8.5 Custom ConfigReaders


By default, AxKit gets all its runtime configuration information from a set of extensions to Apache's standard configuration directives. In fact, whether the task simply required adding a new XSP taglib or setting up a complex processor-to-resource style mapping, all example applications that we have examined throughout this book rely on the fact that the default ConfigReader is being used. This does not have to be the case. Apart from the top level PerlModule directive that loads AxKit in the first place and an AxConfigreader directive that loads the new class responsible for loading the configuration data, AxKit's setup can be completely uncoupled from the Apache configuration system.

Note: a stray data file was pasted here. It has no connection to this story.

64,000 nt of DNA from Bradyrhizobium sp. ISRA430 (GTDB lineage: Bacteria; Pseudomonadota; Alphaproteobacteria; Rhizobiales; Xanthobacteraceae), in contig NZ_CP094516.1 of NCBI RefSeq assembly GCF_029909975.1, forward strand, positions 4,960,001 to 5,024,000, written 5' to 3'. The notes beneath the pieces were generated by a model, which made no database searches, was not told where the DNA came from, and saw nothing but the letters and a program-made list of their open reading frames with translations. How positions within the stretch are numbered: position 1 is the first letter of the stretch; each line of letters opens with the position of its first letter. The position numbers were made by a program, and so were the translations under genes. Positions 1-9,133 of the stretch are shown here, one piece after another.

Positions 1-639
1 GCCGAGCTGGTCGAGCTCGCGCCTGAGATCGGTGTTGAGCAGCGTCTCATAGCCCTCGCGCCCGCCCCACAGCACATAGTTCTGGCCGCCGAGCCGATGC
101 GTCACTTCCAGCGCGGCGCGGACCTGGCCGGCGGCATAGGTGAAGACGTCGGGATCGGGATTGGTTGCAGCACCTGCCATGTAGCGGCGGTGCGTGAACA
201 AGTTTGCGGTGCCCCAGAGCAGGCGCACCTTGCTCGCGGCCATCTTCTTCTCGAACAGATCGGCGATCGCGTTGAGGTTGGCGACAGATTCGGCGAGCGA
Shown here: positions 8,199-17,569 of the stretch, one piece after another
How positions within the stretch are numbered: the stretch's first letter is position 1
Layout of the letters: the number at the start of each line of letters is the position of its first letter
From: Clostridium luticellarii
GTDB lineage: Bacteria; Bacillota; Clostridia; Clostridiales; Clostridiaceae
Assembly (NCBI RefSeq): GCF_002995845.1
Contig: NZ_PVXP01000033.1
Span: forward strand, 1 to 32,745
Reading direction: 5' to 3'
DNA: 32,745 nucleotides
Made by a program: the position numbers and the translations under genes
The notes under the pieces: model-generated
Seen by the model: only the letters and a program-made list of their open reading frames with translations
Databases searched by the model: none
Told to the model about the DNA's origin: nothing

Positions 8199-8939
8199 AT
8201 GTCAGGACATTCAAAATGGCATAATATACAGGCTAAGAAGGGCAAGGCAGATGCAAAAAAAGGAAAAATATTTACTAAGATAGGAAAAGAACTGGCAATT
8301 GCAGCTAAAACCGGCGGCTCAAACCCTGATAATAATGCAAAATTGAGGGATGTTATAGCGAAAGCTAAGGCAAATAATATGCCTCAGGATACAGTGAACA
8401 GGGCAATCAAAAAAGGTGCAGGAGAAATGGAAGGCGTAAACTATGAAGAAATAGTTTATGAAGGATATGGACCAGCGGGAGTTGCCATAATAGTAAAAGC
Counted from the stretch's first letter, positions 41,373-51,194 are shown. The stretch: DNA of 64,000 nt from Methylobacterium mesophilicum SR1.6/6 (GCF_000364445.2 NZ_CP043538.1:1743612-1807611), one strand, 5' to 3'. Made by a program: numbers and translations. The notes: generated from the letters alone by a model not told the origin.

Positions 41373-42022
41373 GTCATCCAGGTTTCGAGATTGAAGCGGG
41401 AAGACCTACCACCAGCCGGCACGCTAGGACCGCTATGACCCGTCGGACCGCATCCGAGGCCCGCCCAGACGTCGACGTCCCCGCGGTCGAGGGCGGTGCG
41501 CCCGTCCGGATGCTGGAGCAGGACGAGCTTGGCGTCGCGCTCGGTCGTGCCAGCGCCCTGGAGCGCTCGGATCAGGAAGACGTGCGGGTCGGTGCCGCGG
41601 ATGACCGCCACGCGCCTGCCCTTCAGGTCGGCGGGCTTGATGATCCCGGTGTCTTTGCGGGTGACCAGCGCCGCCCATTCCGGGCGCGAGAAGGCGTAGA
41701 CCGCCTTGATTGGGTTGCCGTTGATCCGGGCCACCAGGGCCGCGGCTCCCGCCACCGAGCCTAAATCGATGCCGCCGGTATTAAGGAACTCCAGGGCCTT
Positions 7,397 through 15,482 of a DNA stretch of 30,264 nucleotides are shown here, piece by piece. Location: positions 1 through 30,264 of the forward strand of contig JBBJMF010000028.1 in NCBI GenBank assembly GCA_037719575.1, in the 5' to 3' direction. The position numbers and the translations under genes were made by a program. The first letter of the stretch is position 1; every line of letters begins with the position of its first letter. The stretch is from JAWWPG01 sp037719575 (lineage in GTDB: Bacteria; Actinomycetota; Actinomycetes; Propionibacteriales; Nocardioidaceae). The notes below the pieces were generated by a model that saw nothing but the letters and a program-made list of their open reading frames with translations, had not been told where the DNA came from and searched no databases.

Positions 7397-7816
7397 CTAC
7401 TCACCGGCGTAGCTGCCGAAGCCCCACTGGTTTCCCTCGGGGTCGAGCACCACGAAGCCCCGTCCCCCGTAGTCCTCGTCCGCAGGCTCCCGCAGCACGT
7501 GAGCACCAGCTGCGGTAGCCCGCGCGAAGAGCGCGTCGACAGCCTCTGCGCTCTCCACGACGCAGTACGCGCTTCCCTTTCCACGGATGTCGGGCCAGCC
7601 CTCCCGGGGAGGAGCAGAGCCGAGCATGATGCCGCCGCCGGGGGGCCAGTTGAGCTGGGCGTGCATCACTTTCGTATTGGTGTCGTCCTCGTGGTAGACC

Reasons for implementing a custom ConfigReader vary. For example, the people responsible for setting up style-to-resource mappings (the part of an AxKit configuration that changes most often) may have limited or no access to the Apache configuration files. Here, providing a different way to set up those mappings while avoiding possible risks associated with doling out write access to httpd.conf and .htaccess files (or, worse , forcing developers to nag the webmaster for every change) makes everyone's life a bit easier. Or, you may decide that an XML-based configuration system such as the sitemaps in Apache Cocoon 2 fits your needs bestall you need to do is implement a ConfigReader that can extract and process the relevant AxKit configuration information from your XML configuration documents. Custom ConfigReaders are swapped in using the AxConfigReader directive: